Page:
Six times exit pollsters ended up with egg on their faces

Will there be a twist in the tale? History suggests it could happen.

Published: 22nd May 2019 04:29 PM  |   Last Updated: 10th November 2020 12:37 PM   |  A+A-

Modi, Rahul, Stalin, Uddhav, Naidu, Mamata, Akhilesh, Mayawati

Representational image (File | PTI)

Online Desk

With almost all the exit polls predicting a sweep for the BJP-led NDA government, ruling party leaders are sporting a smug look, while the opposition has been quick to dismiss them as fake.

Will there be a twist in the tale? History suggests it could happen. Here are six instances when exit polls got it wrong.

2004 Lok Sabha elections 

The then PM Atal Bihari Vajpayee had dissolved Parliament early for a snap poll following the party's success in assembly elections in Rajasthan, Chhattisgarh and Madhya Pradesh.

Many exit polls had predicted that the BJP-led NDA government would win a second term with 240-250 seats. However, the Congress-led UPA sprang a surprise by winning 218 seats against the prediction of 170-205 seats while the NDA could muster just 187.

The UPA went on to form the government with the support of the Left Front, Samajwadi Party and BSP.


2014 Lok Sabha elections

In this election, which proved to be a gamechanger in Indian political history, the exit polls had indeed predicted an NDA victory. However, they indicated that the NDA would get a wafer-thin majority, with around 272 seats.

On the contrary, however, the NDA stormed to a thumping victory under the leadership of Narendra Modi with 336 seats. In fact, the BJP won a majority on its own -- the first time in 30 years that any party had achieved the feat. The Congress-led UPA, which was predicted to bag 115 seats, got a paltry 60.

2015 Delhi assembly elections

Two years after AAP supremo Arvind Kejriwal resigned as Chief Minister over the failure to table the Jan Lokpal bill in the Assembly, Delhi went to the polls again. The elections came eight months after the Narendra Modi-led NDA government came into power at the Centre. 

While the exit polls predicted an AAP win, they suggested that the party would just cross the halfway mark in the 70-member assembly. However, the AAP swept the polls in one of the biggest routs in Indian electoral history, winning 67 seats. The BJP got just three while the Congress drew a blank.

2015 Bihar assembly elections

Back when Nitish Kumar and Narendra Modi didn't see eye to the eye, a ‘Mahagathbandhan’ was formed between the JD(U), RJD and Congress to take on the Modi wave.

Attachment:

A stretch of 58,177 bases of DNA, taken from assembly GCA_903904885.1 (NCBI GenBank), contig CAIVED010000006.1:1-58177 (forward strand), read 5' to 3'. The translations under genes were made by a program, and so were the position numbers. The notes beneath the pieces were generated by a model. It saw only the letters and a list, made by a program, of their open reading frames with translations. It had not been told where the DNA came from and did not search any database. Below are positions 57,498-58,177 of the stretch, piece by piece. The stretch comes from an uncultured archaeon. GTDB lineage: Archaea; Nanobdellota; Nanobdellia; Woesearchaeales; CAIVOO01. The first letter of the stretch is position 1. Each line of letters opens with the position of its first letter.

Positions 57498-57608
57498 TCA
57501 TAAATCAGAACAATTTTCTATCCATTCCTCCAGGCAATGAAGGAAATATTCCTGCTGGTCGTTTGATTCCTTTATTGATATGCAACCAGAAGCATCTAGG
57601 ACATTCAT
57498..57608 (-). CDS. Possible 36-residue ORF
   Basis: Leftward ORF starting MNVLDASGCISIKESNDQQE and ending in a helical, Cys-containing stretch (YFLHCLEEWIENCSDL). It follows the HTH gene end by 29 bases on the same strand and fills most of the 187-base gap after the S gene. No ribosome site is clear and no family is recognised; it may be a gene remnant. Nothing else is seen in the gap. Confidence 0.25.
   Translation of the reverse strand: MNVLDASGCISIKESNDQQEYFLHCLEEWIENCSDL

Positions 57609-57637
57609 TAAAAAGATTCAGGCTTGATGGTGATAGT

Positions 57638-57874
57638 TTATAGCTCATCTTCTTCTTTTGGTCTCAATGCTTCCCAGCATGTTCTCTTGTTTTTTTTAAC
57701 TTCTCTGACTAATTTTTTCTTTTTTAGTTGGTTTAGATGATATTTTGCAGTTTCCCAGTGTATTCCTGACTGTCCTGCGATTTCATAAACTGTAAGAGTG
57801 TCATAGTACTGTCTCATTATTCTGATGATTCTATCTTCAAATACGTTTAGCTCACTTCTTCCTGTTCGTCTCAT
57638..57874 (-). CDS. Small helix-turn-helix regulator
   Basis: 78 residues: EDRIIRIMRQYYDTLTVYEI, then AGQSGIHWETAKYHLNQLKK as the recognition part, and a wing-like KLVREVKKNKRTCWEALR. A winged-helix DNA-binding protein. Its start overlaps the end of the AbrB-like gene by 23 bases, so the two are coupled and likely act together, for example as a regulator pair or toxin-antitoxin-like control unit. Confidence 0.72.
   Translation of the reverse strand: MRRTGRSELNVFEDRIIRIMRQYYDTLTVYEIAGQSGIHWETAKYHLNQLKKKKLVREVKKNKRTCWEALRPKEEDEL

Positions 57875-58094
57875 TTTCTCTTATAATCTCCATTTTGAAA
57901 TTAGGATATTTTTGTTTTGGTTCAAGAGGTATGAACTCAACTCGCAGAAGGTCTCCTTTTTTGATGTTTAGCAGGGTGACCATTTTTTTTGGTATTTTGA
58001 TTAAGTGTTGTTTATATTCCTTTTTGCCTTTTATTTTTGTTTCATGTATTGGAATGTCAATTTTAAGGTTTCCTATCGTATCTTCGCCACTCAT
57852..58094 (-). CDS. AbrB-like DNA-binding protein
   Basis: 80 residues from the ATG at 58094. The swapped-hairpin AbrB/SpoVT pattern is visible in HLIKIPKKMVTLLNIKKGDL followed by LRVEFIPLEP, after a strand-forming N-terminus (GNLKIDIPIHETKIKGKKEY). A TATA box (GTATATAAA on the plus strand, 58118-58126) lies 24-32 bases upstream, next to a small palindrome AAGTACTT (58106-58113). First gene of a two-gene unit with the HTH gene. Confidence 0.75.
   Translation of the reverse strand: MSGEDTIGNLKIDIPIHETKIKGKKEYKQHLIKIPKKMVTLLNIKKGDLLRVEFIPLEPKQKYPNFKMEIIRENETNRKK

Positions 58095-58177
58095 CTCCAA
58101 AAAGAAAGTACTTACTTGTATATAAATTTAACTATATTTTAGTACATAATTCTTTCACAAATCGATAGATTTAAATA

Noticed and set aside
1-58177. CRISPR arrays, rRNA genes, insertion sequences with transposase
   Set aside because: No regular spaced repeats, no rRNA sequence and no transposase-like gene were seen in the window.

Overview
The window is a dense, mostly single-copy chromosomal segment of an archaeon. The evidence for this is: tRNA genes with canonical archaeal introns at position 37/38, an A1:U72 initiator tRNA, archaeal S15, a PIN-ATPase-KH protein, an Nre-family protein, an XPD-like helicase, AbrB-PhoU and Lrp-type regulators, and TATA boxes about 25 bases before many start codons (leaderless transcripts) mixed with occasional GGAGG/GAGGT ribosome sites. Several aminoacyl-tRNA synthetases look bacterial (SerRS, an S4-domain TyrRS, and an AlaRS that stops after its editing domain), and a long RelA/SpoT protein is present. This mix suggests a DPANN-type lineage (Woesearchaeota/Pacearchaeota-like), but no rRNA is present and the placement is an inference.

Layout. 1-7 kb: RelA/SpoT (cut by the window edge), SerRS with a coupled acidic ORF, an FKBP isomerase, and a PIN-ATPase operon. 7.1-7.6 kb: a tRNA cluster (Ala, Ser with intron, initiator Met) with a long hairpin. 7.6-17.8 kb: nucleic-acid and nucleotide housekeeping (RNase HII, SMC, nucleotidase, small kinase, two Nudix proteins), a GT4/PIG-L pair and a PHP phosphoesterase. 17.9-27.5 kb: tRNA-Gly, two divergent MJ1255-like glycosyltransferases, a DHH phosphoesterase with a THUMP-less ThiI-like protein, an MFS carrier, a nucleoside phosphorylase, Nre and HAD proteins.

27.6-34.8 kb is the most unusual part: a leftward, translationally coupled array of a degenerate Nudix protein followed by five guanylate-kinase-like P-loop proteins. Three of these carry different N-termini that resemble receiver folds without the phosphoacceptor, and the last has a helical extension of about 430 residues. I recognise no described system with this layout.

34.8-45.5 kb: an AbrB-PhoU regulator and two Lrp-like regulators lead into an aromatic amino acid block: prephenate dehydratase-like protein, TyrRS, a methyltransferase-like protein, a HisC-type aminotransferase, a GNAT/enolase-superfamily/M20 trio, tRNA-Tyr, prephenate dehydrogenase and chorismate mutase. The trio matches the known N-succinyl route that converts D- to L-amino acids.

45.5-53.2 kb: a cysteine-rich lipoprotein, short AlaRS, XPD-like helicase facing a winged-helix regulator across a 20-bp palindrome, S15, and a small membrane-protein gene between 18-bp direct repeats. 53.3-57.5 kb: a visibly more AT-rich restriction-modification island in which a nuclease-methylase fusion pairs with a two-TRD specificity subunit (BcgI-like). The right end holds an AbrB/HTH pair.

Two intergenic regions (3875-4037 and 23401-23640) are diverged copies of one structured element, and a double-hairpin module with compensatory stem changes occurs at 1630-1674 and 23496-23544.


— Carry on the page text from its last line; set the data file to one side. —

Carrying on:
The exit polls predicted a tough fight resulting in a hung assembly. But the actual outcome saw the NDA getting only 58 seats in the 243-member assembly while the alliance bagged 178.

P.S: The NDA had the last laugh when Nitish dumped his allies and defected to their camp less than two years later.

2016 Tamil Nadu assembly elections

The 2016 assembly polls in the state would turn out to be the last electoral battle involving AIADMK and DMK supremos J Jayalalithaa and M Karunanidhi. 

Most exit polls predicted that the DMK would return to power with 130-131 seats out of 234. They also predicted that the current CM Edappadi Palaniswami would lose his seat of Edappadi.

However, the actual results saw the 'Iron Lady' winning 134 seats while the leader of the 'Rising Sun' was able to snatch just 89. Needless to say, Palaniswami won his seat.

2017 Uttar Pradesh assembly elections

The 2017 assembly elections saw a Congress-SP alliance taking on the BJP in a bid to stem the Modi wave in the country’s most populous state.

Though exit polls had predicted the saffron party getting the most seats, they suggested that the party would fall short of a majority and hence it would be a hung assembly.

However, the actual results saw the BJP getting 312 seats out of the 403 with the Congress-SP alliance winning just 59.


Disclaimer : We respect your thoughts and views! But we need to be judicious while moderating your comments. All the comments will be moderated by the editorial. Abstain from posting comments that are obscene, defamatory or inflammatory, and do not indulge in personal attacks. Try to avoid outside hyperlinks inside the comment. Help us delete comments that do not follow these guidelines.

The views expressed in comments published on are those of the comment writers alone. They do not represent the views or opinions of or its staff, nor do they represent the views or opinions of The New Indian Express Group, or any entity of, or affiliated with, The New Indian Express Group. reserves the right to take any or all comments down at any time.

flipboard facebook twitter whatsapp